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Numerical Solutions of the Integral Equation

Also shown in Fig.3,4 are the numerical results for the full self-consistent integral equation, (14). This we have solved iteratively after the fashion of Broyles [22]: an initial guess input function tex2html_wrap_inline980 is used in computing the right hand side of Eq.(14) giving an output function tex2html_wrap_inline982 , and the next input function is chosen to be:

  equation288

where tex2html_wrap_inline984 is a constant chosen between 0 and 1 for optimal convergence of the process. For computational purposes, the function tex2html_wrap_inline884 has to be specified on a two dimensional grid tex2html_wrap_inline992 (assuming unbroken symmetry about the axis normal to the plates), with h being a fixed parameter during the iterations. The function is obtained by fitting bi-cubic splines between grid points. A fine grid means more grid points where evaluations of the function n has to be made, whereas a coarse one would not supply a satisfactory accuracy (which we define to be convergence of the force to within tex2html_wrap_inline998 of the maximum value of tex2html_wrap_inline728 for any given force curve at fixed tex2html_wrap_inline714 ).

The bottleneck of the iterative process is the integral contained in tex2html_wrap_inline886 , which is of high dimension, and makes precise evaluations very difficult. This problem is alleviated by splitting the integral tex2html_wrap_inline886 into two more straightforward ones:

  equation294

where tex2html_wrap_inline1008 , tex2html_wrap_inline1010 , tex2html_wrap_inline1012 and f and g are two dimensionless functions:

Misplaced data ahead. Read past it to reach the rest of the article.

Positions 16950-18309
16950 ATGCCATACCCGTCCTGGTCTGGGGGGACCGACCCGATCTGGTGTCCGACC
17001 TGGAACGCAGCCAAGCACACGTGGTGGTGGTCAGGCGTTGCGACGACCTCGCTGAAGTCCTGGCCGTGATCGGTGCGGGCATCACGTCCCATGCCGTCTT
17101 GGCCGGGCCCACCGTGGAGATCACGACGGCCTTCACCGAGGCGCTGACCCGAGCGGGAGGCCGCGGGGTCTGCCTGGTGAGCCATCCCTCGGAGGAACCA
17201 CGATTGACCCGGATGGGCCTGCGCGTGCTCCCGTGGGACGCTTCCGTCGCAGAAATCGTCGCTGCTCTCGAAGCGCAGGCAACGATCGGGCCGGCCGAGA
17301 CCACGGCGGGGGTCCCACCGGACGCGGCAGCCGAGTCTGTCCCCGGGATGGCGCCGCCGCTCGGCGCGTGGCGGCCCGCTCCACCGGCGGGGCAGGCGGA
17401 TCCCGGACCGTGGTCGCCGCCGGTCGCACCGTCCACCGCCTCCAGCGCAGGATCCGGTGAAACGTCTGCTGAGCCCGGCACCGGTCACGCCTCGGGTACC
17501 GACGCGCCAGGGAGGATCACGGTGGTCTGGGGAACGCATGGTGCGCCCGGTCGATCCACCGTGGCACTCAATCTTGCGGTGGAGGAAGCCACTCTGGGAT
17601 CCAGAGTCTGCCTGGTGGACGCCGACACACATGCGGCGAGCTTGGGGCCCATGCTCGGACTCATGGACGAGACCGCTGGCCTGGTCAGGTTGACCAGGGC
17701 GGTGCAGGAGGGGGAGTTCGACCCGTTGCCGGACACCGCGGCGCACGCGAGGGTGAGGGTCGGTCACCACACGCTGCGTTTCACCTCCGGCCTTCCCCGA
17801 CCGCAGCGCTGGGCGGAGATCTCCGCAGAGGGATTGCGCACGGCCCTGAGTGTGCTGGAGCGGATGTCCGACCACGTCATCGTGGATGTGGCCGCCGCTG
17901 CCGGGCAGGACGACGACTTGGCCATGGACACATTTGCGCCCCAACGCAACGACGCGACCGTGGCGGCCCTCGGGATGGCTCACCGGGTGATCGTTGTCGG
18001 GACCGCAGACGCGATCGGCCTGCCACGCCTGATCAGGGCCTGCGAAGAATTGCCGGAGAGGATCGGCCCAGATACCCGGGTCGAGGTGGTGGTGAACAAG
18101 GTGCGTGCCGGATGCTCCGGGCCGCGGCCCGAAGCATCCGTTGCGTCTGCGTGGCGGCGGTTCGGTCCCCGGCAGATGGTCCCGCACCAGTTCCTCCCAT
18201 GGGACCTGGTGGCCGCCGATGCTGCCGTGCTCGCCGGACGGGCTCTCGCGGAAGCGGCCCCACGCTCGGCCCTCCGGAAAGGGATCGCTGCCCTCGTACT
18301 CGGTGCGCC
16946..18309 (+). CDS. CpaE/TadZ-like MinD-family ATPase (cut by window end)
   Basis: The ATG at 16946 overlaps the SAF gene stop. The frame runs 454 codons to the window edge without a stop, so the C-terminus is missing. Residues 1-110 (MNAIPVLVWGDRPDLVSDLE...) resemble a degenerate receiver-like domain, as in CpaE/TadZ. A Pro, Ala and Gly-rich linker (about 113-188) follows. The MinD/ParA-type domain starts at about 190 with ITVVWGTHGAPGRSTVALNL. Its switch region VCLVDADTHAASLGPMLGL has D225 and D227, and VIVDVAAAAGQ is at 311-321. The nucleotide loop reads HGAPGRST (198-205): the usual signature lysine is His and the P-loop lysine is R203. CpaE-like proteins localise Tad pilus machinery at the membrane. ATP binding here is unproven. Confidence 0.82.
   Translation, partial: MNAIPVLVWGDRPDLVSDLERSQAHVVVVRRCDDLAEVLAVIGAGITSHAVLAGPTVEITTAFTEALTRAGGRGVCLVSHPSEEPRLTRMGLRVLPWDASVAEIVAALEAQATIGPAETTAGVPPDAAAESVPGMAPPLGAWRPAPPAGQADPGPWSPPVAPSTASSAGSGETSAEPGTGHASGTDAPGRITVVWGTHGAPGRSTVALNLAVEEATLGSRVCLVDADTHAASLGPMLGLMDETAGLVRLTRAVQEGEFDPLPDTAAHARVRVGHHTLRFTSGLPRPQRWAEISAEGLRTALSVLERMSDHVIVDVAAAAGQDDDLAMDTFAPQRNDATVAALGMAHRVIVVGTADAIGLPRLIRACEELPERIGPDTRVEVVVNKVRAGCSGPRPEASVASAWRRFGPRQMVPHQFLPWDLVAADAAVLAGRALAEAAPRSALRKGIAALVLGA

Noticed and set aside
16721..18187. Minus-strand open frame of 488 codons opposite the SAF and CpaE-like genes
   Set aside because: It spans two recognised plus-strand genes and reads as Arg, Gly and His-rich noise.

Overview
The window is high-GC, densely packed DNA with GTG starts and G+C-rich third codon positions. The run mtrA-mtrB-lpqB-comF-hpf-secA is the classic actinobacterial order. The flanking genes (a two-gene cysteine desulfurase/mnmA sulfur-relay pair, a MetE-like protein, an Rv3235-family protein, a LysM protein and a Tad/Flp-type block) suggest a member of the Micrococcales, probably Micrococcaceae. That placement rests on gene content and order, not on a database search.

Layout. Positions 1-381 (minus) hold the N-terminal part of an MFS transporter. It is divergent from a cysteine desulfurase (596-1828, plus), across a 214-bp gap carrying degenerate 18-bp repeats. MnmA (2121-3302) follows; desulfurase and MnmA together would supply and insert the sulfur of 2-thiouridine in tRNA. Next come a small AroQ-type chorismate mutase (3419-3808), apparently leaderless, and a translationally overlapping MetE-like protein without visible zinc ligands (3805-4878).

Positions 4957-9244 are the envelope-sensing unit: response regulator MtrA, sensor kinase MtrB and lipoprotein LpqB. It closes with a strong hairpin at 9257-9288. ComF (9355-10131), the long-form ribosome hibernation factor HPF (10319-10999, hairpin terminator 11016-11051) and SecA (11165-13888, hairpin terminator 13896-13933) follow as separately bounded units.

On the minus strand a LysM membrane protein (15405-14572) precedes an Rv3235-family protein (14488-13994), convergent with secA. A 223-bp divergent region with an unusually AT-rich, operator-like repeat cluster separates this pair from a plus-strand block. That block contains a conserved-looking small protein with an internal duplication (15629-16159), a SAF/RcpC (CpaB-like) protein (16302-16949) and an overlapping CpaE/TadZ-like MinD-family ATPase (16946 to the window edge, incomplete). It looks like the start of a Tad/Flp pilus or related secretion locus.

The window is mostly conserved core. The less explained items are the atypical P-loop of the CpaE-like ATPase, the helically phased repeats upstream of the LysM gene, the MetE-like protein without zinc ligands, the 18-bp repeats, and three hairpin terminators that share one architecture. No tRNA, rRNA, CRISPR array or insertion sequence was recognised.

equation299

equation304

Substituting f and g into Eq.(34), together with the relations between tex2html_wrap_inline1022 's, gives the original Eq.(15). Note that f(t,t') can be calculated and tabulated beforehand to speed up the iteration procedure, and tex2html_wrap_inline1026 is a simple integral with its integrand specifying a straight line segment in the tex2html_wrap_inline1028 plane.

It turns out the number of iterations needed to converge Eq.(33) is of the order 5-15 with tex2html_wrap_inline984 between 0.1 and 0.5, and rather insensitive to the initial guess function tex2html_wrap_inline980 , which is therefore always set to the constant bulk value tex2html_wrap_inline700 . Not surprisingly, the process is a lot faster for smaller concentrations ( tex2html_wrap_inline1042 ), and it gets increasingly difficult when tex2html_wrap_inline714 approaches 2, which we found to be the maximum value for which converged results could be obtained in reasonable time (5-10 hrs CPU per tex2html_wrap_inline728 value on a DEC Alpha 600/5/266). In order to have the fastest convergence, a two dimensional adaptive grid was adopted which becomes finer wherever the function n varies most rapidly.

After numerically solving Eq.(14) for tex2html_wrap_inline884 , and following Eq.(4), we can find:

  equation312

We found that this leads, with a high degree of numerical accuracy and irrespective of the value of tex2html_wrap_inline714 to:

equation256

so that the resulting pressure tex2html_wrap_inline964 is once more identical to the second virial result [21, 18], which is known to be exact in the limit of tex2html_wrap_inline814 which we have adopted.

The depletion force for general separation h is then given by equations (3, 37) as:

  equation321

As in the perturbative treatments of Section 3, the force between spheres of radius R is then found by the Derjaguin integral, Eq.(1); the interaction energy between two such spheres can then be found by a further integration.


next up previous
Next: Discussion Up: Theory of the Depletion Previous: Perturbation Treatment

Yong Mao
Tue Sep 17 16:40:38 BST 1996